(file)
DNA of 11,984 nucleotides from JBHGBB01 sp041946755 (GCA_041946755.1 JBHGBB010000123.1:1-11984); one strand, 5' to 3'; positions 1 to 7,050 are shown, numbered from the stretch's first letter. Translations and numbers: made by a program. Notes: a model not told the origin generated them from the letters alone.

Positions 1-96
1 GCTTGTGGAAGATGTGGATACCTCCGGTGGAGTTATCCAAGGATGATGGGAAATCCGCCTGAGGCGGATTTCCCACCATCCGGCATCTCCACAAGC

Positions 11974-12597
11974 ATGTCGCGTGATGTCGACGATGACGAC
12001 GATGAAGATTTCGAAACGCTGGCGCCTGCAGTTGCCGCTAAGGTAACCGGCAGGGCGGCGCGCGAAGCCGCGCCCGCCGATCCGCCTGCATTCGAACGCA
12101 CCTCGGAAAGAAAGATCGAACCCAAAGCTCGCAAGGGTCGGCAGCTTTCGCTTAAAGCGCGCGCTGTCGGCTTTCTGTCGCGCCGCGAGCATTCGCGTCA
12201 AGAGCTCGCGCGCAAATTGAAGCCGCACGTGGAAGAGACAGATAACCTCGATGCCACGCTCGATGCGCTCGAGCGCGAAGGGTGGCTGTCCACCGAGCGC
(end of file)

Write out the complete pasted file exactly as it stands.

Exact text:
DNA of 11,984 nucleotides from JBHGBB01 sp041946755 (GCA_041946755.1 JBHGBB010000123.1:1-11984); one strand, 5' to 3'; positions 1 to 7,050 are shown, numbered from the stretch's first letter. Translations and numbers: made by a program. Notes: a model not told the origin generated them from the letters alone.

Positions 1-96
1 GCTTGTGGAAGATGTGGATACCTCCGGTGGAGTTATCCAAGGATGATGGGAAATCCGCCTGAGGCGGATTTCCCACCATCCGGCATCTCCACAAGC

Positions 11974-12597
11974 ATGTCGCGTGATGTCGACGATGACGAC
12001 GATGAAGATTTCGAAACGCTGGCGCCTGCAGTTGCCGCTAAGGTAACCGGCAGGGCGGCGCGCGAAGCCGCGCCCGCCGATCCGCCTGCATTCGAACGCA
12101 CCTCGGAAAGAAAGATCGAACCCAAAGCTCGCAAGGGTCGGCAGCTTTCGCTTAAAGCGCGCGCTGTCGGCTTTCTGTCGCGCCGCGAGCATTCGCGTCA
12201 AGAGCTCGCGCGCAAATTGAAGCCGCACGTGGAAGAGACAGATAACCTCGATGCCACGCTCGATGCGCTCGAGCGCGAAGGGTGGCTGTCCACCGAGCGC